*A copy of one of my books
*A favor or two
*A four-course meal with wine pairings from the menus in Handmade Gatherings
The menu looks scrumptious, and includes several recipes from the book:
*Pistachio-Crusted Asparagus with Feta Vinaigrette
*Anne Marie’s Chicken Pot Pie
*Local Strawberry Pavlova
Tickets to the event are $75 per ticket, and can be purchased here.
I’ll also be at the bookstore at 4 pm, for a book signing and casual meet & greet. If you’re in the area, please do drop by. I give good hugs and like talking to strangers.
Looking forward to sharing and supping with you next month!
Here’s a little smattering of this and that’s that caught my attention online recently:
*The next big thing in American regional cooking: Humble Appalachia. These are my familial culinary roots, friends!
*Speaking of southern fare, Southern Provisions sounds like seasoned, sage read on the topic. The topic is on my mind these days, all day, every day, as I’m currently at work on my 9th book, which is all about, you guessed it, southern foods!
*Skrap Monkey is a repurposed functional and decorative scrap metal line from Asheville artist Mark Scheiferstein. I am totally smitten with his jewelry. I picked up a little “treat yo’self” pair of his earrings downtown at Boutique Lp for a mere $28. Re-purposed, beautiful, and affordable=the holy trinity of jewelry purchases.
*While I was treating myself to Skrap Monkey’s earrings, I also saw this moon phase cuff from Jenny Bird. It’s totally on my future “treat yo’self” list and will one day be mine. Mark my words. ~Word from the wise: when you sign up on Jenny Bird’s newsletter, you get a code for $20 off your first purchase.
*The Bee Man Candle Company‘s spring beeswax candles are well-made, all-natural, and adorable.
*Lavender Lemon Sandwich Cookies. Perfect for Mother’s Day, Baby Showers, Bridal Showers, Graduation Parties, or Tuesday afternoon.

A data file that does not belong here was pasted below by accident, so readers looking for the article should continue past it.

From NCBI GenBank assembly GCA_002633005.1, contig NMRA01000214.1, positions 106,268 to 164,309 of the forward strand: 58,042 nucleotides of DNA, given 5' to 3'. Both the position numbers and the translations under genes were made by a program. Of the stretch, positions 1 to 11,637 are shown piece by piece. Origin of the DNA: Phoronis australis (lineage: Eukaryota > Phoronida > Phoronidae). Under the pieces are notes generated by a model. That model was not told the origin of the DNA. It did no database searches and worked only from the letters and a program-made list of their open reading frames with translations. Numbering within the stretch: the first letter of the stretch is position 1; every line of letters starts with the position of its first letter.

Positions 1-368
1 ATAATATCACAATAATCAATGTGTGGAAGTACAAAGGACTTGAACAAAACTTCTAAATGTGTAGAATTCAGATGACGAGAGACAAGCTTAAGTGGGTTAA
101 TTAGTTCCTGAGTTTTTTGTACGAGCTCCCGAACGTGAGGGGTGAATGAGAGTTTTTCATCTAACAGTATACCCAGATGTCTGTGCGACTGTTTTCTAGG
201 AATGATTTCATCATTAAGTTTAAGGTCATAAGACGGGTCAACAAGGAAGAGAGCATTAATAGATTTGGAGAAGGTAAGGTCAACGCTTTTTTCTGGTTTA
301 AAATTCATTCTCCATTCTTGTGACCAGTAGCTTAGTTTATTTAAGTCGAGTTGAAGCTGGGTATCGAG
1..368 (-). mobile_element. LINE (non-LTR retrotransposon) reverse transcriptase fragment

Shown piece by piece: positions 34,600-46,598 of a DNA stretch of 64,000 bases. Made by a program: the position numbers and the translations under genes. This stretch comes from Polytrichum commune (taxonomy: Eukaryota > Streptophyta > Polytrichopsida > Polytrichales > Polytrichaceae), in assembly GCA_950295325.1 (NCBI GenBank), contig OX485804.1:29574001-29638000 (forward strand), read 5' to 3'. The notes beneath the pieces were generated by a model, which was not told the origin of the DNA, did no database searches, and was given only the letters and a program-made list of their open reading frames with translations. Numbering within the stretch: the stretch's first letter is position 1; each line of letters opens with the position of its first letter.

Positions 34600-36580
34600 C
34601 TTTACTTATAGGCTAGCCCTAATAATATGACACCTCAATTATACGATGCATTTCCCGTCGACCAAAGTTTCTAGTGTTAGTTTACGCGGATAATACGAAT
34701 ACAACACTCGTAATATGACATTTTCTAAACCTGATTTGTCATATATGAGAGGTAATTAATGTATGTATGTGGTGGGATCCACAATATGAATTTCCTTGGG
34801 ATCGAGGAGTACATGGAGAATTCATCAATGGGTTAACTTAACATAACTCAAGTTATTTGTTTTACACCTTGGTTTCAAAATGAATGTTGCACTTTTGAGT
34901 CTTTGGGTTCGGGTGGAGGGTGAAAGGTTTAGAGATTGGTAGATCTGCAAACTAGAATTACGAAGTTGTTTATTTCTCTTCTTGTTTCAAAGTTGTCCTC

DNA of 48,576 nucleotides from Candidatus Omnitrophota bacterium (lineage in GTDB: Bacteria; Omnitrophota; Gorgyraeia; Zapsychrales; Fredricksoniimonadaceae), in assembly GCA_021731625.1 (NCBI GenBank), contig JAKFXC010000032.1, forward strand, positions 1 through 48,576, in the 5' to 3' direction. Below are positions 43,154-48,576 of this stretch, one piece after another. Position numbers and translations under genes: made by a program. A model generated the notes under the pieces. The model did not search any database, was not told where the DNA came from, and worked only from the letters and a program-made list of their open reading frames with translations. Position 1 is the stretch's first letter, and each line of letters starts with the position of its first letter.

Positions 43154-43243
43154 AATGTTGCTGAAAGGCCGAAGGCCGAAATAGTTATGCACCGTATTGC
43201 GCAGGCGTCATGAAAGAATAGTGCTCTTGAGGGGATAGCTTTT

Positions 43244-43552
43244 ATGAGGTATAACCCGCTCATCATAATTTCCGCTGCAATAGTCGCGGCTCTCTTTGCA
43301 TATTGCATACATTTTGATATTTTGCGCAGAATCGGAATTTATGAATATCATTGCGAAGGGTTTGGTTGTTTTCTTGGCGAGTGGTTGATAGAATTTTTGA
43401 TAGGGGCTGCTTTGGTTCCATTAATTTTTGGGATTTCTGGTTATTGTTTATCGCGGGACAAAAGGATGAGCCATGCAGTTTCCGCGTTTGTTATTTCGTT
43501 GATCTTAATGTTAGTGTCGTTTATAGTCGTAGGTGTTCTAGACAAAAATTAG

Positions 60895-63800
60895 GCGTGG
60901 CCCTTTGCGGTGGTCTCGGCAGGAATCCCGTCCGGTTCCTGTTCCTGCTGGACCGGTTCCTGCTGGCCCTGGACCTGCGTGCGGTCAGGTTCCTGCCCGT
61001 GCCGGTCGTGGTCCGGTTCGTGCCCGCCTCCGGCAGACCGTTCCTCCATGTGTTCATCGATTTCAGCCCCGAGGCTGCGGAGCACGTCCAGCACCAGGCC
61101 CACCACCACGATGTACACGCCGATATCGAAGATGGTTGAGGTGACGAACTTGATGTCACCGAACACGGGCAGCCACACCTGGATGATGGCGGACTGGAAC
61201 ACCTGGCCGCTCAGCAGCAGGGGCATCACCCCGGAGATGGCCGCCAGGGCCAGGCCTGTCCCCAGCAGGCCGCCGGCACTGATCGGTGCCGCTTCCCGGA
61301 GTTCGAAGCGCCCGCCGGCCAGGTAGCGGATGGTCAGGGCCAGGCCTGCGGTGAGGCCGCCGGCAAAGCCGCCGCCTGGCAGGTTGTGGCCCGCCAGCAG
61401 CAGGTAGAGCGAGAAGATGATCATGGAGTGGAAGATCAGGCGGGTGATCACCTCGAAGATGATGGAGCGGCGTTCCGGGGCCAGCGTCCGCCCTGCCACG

*I only just learned about Numen: The Healing Power of Plants. Ready to dive in and learn more about a topic that, to me, feels like the obvious thing we all keep missing.
I’m about to close up my laptop and pack up my picnic basket. The flowers are in bloom at Biltmore and I intend to picnic with friends amongst them!
Wherever you go this weekend, whatever you do, and whomever you do it with, may it be grand!
*This little guy is who his dad and I dig the most. Sometimes it’s hard being a parent. Really hard. Extremely hard. Like when he’s losing his cool and I’m trying so hard to hang onto mine (because, honestly, loosing it and yelling NEVER elicits the response I, or anyone, wants). But, ultimately, parenting has made me a better person. Being Huxley’s mom has helped me to be more patient, more empathic, more compassionate, and in less of a hurry. It’s the hardest job with the biggest payoff. It’s shocking that he’s nearly 5 1/2. I adore being a mother, despite its challenges; perhaps on account its challenges, actually. Growing and maturing and working towards becoming a better person is worth the work.